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Enfield zoning swap approved

Monday, November 15, 2010 by Kimberly Reeves

Council has signed off on swapping zoning on two side-by-side properties on Enfield Road, despite what Council Member Laura Morrison described as a “ping pong petition” opposing the zoning changes.


The two properties in question, at 1501 Enfield and 1503 Enfield, were formerly owned by the Austin Children’s Shelter. Architect Tina Contros, representing the owner, wanted the larger historic property at 1501 Enfield, built in 1924, rezoned from multi-family use to neighborhood office, or NO-CO-NP, since the area has a neighborhood plan. The smaller property at 1503 Enfield, on a similar size lot, would then assume the multi-family designation of MF3-NP.

 

Local resident and realtor Hoya Johnson protested the change, joined by a number of the neighbors. She said the petition of opposition had gone from valid to invalid to valid because of the applicant’s scare tactics, talking neighbors into taking their names off the petition.

 

The petition of opposition from surrounding neighbors was valid the morning of Council, invalid at lunch and then valid again when the zoning cases began at 2pm with 20 percent of neighbors in opposition.

 

“A lot of the neighbors have been told if this zoning doesn’t happen that there could be a 31-bed homeless shelter put over there, or a fraternity,” said Johnson, who has lived in the neighborhood for 27 years. “My petition keeps changing because every time I get someone signed, they go there, they scare them to death.”

 

Johnson also said the office use at 1503 Enfield was conditional and only 580 square feet, limited to serve only the children’s shelter staff. To swap the zoning between houses, at this point, would simply add significantly more office space to the neighborhood than homeowners intended under the agreement, she said.

 

Neighbor Lydia Francine Monroe also protested the zoning swap, saying the Children’s Shelter, with its school bus traffic on Marshall Street, had been an issue for neighbors. Now, it would simply be swapped for office space with its own traffic issues. The applicant countered that the office would have the 11 spaces required by the new zoning category on the property.

 

Laura Gottesman, who owns the two properties, told Council she intended to move her real estate office into the restored 1501 Enfield property.

 

“By restoring this 1924 home and using it as a small real estate office, I feel that I can justify bringing back the grandeur of an old estate in a historic neighborhood, while at the same time lowering the density and lowering the impact that a new development with MF-3 zoning allowed for,” Gottesman said. “I want this to be the home for my company, and I want to care and maintain it as a landmark. My goal is that everybody wins, and this property can be something that we are all proud to have in our neighborhood.”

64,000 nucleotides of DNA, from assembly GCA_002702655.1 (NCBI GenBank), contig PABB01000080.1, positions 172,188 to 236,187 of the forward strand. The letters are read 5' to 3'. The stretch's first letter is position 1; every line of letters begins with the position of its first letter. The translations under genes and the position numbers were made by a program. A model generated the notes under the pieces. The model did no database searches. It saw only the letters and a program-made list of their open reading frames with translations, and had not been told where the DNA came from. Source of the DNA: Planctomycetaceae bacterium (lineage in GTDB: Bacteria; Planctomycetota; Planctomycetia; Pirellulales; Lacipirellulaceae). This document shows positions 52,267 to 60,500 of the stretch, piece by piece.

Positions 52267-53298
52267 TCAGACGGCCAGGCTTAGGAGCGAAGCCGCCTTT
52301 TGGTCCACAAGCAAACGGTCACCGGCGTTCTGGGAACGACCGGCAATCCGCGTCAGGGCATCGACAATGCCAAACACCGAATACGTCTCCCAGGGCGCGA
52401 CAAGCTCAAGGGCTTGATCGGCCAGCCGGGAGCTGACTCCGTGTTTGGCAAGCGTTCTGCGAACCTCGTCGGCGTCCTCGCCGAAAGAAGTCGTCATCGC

Opposition to the zoning swap was not universal. The Old West Austin neighborhood plan contact team deferred to the Old West Austin Neighborhood Association. The association chose to remain neutral on the swap.

 

Larry Halford, vice chair of the Old West Austin Neighborhood Association, had attempted to mediate between the applicant and neighbors, identifying increased traffic volume and on-street parking as potential concerns, as well as precedents for additional office space along Enfield. None of the issues was deemed significant.

 

“Without question, (the neighborhood association) is sympathetic to the potential traffic and parking issues raised by opposing neighbors,” Halford told Council. “However, denying the zoning change will not resolve those issues. More likely, lessen them.”

 

The real threat along Enfield, the association decided, was multi-family development rather than additional office space. Many of the properties along the well-traveled boulevard already carry the multi-family zoning designation, Halford said.

 

In making his motion, Council Member Bill Spelman called the zoning change “benign.” Even Morrison, the most neighborhood-centric member of the Council, could find little to oppose in the swap of zoning designations on the property.

 

“I note that there are concerns about traffic and parking,” Morrison said. “But with regard to traffic and parking, frankly, it sounds like it’s going to be a better situation than when the Children’s Shelter was there.”

 

If on-street parking becomes a problem post-conversion, Morrison said she hoped the residents would consider city-sanctioned neighborhood parking permits as an option.

 

“The bottom line is that this is equivalent entitlements and out of it we’re getting the bonus of repurposing and reuse and preservation of an important house on Enfield,” Morrison said. “If you drive down Enfield, we’ve lost a lot of those beautiful homes, and I think maintaining those houses maintains the charter and the moderate density that’s there.”

 

Council approved the zoning swap unanimously on all three readings.

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